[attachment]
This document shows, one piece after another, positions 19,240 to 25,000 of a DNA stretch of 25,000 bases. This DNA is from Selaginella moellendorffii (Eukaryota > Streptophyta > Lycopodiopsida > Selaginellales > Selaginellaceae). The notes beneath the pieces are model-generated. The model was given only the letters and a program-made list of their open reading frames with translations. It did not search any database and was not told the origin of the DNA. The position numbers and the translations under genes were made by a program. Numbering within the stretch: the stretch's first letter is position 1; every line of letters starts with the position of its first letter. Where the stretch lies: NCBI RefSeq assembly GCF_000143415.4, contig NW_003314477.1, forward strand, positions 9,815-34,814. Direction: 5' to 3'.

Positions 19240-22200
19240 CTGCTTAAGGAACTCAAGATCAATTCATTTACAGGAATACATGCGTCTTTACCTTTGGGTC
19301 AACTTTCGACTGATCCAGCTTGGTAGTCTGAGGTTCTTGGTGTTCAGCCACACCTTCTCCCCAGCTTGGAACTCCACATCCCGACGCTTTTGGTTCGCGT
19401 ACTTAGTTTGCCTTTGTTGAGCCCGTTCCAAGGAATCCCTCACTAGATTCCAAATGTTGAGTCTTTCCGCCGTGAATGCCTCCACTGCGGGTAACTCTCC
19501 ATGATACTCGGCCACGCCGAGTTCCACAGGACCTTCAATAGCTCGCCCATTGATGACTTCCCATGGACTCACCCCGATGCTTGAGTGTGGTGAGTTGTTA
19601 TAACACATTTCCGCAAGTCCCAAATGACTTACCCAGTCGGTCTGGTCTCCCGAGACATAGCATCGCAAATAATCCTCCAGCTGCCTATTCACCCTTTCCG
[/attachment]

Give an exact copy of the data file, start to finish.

This document shows, one piece after another, positions 19,240 to 25,000 of a DNA stretch of 25,000 bases. This DNA is from Selaginella moellendorffii (Eukaryota > Streptophyta > Lycopodiopsida > Selaginellales > Selaginellaceae). The notes beneath the pieces are model-generated. The model was given only the letters and a program-made list of their open reading frames with translations. It did not search any database and was not told the origin of the DNA. The position numbers and the translations under genes were made by a program. Numbering within the stretch: the stretch's first letter is position 1; every line of letters starts with the position of its first letter. Where the stretch lies: NCBI RefSeq assembly GCF_000143415.4, contig NW_003314477.1, forward strand, positions 9,815-34,814. Direction: 5' to 3'.

Positions 19240-22200
19240 CTGCTTAAGGAACTCAAGATCAATTCATTTACAGGAATACATGCGTCTTTACCTTTGGGTC
19301 AACTTTCGACTGATCCAGCTTGGTAGTCTGAGGTTCTTGGTGTTCAGCCACACCTTCTCCCCAGCTTGGAACTCCACATCCCGACGCTTTTGGTTCGCGT
19401 ACTTAGTTTGCCTTTGTTGAGCCCGTTCCAAGGAATCCCTCACTAGATTCCAAATGTTGAGTCTTTCCGCCGTGAATGCCTCCACTGCGGGTAACTCTCC
19501 ATGATACTCGGCCACGCCGAGTTCCACAGGACCTTCAATAGCTCGCCCATTGATGACTTCCCATGGACTCACCCCGATGCTTGAGTGTGGTGAGTTGTTA
19601 TAACACATTTCCGCAAGTCCCAAATGACTTACCCAGTCGGTCTGGTCTCCCGAGACATAGCATCGCAAATAATCCTCCAGCTGCCTATTCACCCTTTCCG